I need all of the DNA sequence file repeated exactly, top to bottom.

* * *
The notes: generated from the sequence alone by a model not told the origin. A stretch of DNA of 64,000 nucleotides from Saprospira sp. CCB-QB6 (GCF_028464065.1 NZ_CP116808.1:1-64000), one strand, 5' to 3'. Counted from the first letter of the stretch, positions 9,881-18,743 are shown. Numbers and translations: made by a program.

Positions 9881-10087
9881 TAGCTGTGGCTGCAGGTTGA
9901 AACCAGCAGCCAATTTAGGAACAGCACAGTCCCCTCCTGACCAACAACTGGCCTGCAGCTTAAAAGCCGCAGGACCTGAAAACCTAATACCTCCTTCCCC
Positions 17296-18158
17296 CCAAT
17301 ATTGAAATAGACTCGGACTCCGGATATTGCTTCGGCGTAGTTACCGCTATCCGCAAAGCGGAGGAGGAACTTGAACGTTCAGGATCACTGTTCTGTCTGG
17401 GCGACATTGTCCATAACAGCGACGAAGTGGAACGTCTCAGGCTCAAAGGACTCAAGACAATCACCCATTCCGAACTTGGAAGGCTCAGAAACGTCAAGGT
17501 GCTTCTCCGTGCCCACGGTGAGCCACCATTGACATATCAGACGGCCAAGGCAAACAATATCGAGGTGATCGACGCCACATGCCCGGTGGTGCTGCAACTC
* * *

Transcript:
The notes: generated from the sequence alone by a model not told the origin. A stretch of DNA of 64,000 nucleotides from Saprospira sp. CCB-QB6 (GCF_028464065.1 NZ_CP116808.1:1-64000), one strand, 5' to 3'. Counted from the first letter of the stretch, positions 9,881-18,743 are shown. Numbers and translations: made by a program.

Positions 9881-10087
9881 TAGCTGTGGCTGCAGGTTGA
9901 AACCAGCAGCCAATTTAGGAACAGCACAGTCCCCTCCTGACCAACAACTGGCCTGCAGCTTAAAAGCCGCAGGACCTGAAAACCTAATACCTCCTTCCCC
Positions 17296-18158
17296 CCAAT
17301 ATTGAAATAGACTCGGACTCCGGATATTGCTTCGGCGTAGTTACCGCTATCCGCAAAGCGGAGGAGGAACTTGAACGTTCAGGATCACTGTTCTGTCTGG
17401 GCGACATTGTCCATAACAGCGACGAAGTGGAACGTCTCAGGCTCAAAGGACTCAAGACAATCACCCATTCCGAACTTGGAAGGCTCAGAAACGTCAAGGT
17501 GCTTCTCCGTGCCCACGGTGAGCCACCATTGACATATCAGACGGCCAAGGCAAACAATATCGAGGTGATCGACGCCACATGCCCGGTGGTGCTGCAACTC